Record Labels Basically Admit That Statutory Damages Out Of Proportion As They Ask For Third Jammie Thomas Trial

from the groundhog-day dept

I guess it's fitting that this happens in early February. Slashdot points us to the news that, as was widely expected, the record labels have opted for a third trial of Jammie Thomas-Rasset, rather than accept the reduced award of $2,250 per song, as set by the judge. Not surprisingly, the labels are doing this because they disagree with the precedent of a judge changing the jury award, and the new trial is limited solely to the damages question. But, honestly, the whole thing is a bit weird. If the judge can reduce the older jury award, and a new jury sets a higher rate, can the judge just reduce it again, and we go through this entire process for the fourth time? The Slashdot post, written by Ray Beckermann claims that the labels "could only win a verdict that is equal to, or less than, $54,000," in the new trial, but I'm not sure why he says that. Is it because the judge would reduce it again? This is not at all clear.

Still, the actual filing from the RIAA's lawyers has some interesting claims (pdf):
While Plaintiffs do not believe that either verdict was improper under the law, or that the second verdict should be remitted, they would have considered accepting a remittitur simply so that this case could finally come to an end. However, any remittitur must otherwise be consistent with the law and be guided by what actual juries have awarded under similar circumstances. Unfortunately, Plaintiffs find it impossible to accept a remittitur that could be read to set a new standard for statutory damages -- essentially capping those damages at three times the minimum statutory amount of $750 (or $2,250) for any "noncommercial individuals who illegally download and upload music." (Id. at 2, 25.) This far-reaching determination is contrary to the law and creates a statutory scheme that Congress did not intend or enact.
It's a bit of a stretch to claim that this would be a cap on "any" unauthorized noncommercial file distribution. I would imagine that any court still has the right to take into account the specific circumstances to make sure the award is proportionate to the rights being violated. The labels' lawyers are stretching what the judge said here.
Indeed, Congress has spoken on this very topic. Congress deliberately and purposefully established a range of statutory damages that applies without regard to the commercial motivation of the defendant.
I find this statement funny, because they then cite what Congress said way back in 1999. Fair enough, Congress (which basically just took RIAA talking points and put them into the Congressional record) did make those comments -- but these are the same entertainment industry lawyers who supported a "secondary liability" or inducement standard in the Grokster case, even though Congress had specifically rejected an attempt to put an inducement standard into the law. And when confronted, how does the RIAA explain that? Well, they say "the situation changed." Ah, so it's okay to have the courts change copyright law when the situation changes in one direction, but not the other?

What the judge was doing here was recognizing that the amount the jury awarded was clearly out of proportion to the actual infringement -- just as the courts in Grokster supposedly recognized that an inducement standard made sense in shutting down third parties (something I disagree with, but it's how the court felt). It seems that the RIAA and its lawyers have a massive double standard here.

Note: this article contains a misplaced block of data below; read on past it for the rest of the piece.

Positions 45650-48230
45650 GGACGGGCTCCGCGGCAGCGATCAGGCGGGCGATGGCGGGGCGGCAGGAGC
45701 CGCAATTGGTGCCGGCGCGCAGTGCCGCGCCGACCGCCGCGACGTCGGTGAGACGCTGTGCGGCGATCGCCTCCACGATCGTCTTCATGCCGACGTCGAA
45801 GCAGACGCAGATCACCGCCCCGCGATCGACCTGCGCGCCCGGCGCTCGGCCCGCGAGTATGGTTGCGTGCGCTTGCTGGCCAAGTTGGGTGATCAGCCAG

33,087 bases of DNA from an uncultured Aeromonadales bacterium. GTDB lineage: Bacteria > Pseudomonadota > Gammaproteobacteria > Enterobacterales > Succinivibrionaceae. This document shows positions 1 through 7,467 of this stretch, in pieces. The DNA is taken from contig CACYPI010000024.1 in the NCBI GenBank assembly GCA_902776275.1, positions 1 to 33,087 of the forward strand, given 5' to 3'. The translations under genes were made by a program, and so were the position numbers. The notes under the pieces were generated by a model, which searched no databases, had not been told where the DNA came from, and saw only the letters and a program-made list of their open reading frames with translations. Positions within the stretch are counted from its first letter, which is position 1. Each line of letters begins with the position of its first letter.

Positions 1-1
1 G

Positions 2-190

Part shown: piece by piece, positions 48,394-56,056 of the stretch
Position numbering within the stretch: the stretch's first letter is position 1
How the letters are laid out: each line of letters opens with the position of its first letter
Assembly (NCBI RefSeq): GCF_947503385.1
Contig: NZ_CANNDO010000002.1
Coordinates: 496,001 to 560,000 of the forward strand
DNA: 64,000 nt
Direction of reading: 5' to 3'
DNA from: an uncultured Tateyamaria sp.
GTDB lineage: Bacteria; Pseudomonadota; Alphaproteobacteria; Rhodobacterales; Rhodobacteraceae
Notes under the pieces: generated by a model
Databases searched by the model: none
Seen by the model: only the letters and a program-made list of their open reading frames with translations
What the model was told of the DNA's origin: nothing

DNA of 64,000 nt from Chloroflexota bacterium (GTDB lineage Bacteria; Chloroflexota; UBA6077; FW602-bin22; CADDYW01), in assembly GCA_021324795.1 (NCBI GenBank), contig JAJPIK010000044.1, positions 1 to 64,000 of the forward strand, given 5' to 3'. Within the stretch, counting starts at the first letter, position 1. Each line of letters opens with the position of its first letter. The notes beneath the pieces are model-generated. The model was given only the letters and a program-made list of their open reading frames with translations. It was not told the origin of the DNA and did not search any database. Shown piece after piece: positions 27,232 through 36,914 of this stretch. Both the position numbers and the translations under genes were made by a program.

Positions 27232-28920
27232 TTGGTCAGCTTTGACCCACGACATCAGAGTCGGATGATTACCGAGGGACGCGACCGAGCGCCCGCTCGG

A rule that the maximum permissible award in cases involving so-called "noncommercial" infringers is three times minimum statutory damages also ignores the harm caused by such infringers. From an economic perspective, individuals who give away copyrighted works illegally can cause as much harm as those who sell those works illegally, particularly when the so-called "non-commercial" infringer uses a P2P service. The notion that an infringer who does not make a profit should automatically be entitled to better treatment than an infringer who does make a profit is found nowhere in the law. The "not for profit" infringer is hardly entitled to special protection, which is why Congress conferred no such protection.
Again, Congress also conferred no such thing as an inducement liability, but the courts -- at the urging of the RIAA -- conferred exactly that via the courts. Why such a double standard?
The Court's cap would set a new ceiling such that no copyright owner could effectively enforce their rights unless they could and did sue on numerous works. No copyright owner would be motivated to enforce its rights where it could only sue on a handful of works because the potential recovery would be too limited. Congress set a wide range of statutory damages for copyright cases precisely because plaintiffs need to be incentivized to bring appropriate cases to enforce their rights -- even those who own a small number of copyrights or those who only have a limited number of works infringed. Conversely, the Court's artificially depressed cap compels parties with a large number of copyrights at stake to sue on all of them, rather than a more modest number. This serves only to increase the discovery and trial burdens on parties and courts. Yet the Court's inflexible "three times" cap would invariably penalize plaintiffs with a small number of works at issue, and would force those with a lot of works to add to their complaints unnecessarily.